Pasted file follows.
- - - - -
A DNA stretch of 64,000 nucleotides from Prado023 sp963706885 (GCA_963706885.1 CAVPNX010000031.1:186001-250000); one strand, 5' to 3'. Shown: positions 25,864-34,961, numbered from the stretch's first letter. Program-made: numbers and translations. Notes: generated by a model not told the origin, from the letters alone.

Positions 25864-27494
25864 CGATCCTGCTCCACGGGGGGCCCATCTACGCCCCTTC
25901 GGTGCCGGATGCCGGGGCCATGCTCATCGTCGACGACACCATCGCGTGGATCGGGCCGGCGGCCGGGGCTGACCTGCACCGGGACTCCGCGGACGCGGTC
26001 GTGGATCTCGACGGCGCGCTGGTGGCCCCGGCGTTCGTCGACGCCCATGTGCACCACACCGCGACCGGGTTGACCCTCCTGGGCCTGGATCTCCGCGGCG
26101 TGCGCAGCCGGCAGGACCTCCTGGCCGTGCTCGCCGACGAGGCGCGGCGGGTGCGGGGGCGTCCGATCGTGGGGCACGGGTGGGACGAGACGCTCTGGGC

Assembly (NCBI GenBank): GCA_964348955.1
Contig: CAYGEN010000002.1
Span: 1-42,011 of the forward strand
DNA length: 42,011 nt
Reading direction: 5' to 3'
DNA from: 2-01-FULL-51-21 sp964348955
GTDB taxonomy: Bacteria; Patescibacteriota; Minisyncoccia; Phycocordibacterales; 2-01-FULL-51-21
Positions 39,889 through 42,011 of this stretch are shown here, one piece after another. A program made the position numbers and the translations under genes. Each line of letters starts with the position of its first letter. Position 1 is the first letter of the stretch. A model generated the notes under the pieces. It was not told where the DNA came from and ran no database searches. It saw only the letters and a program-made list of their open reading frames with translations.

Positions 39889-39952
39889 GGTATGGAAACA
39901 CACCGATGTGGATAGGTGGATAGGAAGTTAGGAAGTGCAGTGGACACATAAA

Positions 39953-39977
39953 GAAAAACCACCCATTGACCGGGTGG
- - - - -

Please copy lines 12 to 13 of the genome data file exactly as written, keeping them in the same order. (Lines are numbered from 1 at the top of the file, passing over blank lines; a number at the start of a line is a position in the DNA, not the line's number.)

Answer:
DNA from: 2-01-FULL-51-21 sp964348955
GTDB taxonomy: Bacteria; Patescibacteriota; Minisyncoccia; Phycocordibacterales; 2-01-FULL-51-21